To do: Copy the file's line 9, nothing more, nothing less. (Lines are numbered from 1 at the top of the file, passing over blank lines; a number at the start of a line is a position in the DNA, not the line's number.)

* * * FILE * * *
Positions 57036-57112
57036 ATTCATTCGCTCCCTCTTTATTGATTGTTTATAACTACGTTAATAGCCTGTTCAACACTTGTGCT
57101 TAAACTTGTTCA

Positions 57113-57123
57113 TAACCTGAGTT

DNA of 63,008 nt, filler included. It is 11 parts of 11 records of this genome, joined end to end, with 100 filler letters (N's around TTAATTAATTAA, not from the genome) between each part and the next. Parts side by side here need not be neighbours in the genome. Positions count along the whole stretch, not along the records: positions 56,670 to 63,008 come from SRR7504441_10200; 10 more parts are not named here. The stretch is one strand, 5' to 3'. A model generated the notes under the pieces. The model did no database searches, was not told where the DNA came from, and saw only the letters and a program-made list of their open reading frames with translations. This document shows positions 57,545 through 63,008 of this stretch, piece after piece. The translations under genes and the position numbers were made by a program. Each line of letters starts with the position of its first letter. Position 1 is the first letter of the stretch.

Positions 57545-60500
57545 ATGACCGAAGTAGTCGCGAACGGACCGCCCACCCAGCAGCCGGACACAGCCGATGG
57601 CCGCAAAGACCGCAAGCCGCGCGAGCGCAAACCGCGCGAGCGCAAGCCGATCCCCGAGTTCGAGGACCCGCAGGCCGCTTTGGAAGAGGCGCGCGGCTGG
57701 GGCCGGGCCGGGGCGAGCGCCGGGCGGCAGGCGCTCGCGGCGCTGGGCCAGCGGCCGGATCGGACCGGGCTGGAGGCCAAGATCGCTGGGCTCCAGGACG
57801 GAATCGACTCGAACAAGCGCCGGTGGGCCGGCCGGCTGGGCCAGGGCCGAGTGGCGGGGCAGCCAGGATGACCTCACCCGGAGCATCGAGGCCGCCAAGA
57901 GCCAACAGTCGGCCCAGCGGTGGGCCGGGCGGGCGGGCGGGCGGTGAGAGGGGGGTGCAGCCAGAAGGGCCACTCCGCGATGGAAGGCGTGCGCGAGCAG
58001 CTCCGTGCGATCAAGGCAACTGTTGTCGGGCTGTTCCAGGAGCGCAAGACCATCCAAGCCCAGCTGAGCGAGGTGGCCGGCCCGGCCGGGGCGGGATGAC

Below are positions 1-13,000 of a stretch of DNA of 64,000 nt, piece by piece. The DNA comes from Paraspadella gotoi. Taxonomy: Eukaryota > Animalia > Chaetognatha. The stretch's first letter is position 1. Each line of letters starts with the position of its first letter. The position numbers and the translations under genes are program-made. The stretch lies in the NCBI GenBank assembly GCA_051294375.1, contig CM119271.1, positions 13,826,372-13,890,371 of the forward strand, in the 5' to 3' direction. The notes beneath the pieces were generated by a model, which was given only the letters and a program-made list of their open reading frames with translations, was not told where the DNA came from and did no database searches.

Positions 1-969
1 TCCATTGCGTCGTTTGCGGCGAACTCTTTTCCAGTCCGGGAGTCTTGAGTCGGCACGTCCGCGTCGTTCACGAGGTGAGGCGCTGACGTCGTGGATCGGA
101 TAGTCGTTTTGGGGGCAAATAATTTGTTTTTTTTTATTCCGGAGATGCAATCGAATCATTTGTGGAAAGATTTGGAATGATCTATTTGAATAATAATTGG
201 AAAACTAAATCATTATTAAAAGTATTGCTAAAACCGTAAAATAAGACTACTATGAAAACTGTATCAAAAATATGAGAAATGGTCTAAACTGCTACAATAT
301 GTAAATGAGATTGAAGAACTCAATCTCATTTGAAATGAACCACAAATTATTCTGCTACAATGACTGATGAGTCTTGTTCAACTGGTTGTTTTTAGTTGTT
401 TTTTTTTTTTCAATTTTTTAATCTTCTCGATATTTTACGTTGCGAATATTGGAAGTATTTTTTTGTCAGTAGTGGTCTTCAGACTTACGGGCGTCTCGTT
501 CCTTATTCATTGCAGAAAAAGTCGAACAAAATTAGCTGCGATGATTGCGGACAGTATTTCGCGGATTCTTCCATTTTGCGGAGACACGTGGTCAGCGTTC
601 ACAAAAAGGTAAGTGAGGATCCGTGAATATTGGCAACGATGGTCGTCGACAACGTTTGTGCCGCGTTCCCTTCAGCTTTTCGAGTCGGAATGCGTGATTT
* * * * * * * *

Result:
57601 CCGCAAAGACCGCAAGCCGCGCGAGCGCAAACCGCGCGAGCGCAAGCCGATCCCCGAGTTCGAGGACCCGCAGGCCGCTTTGGAAGAGGCGCGCGGCTGG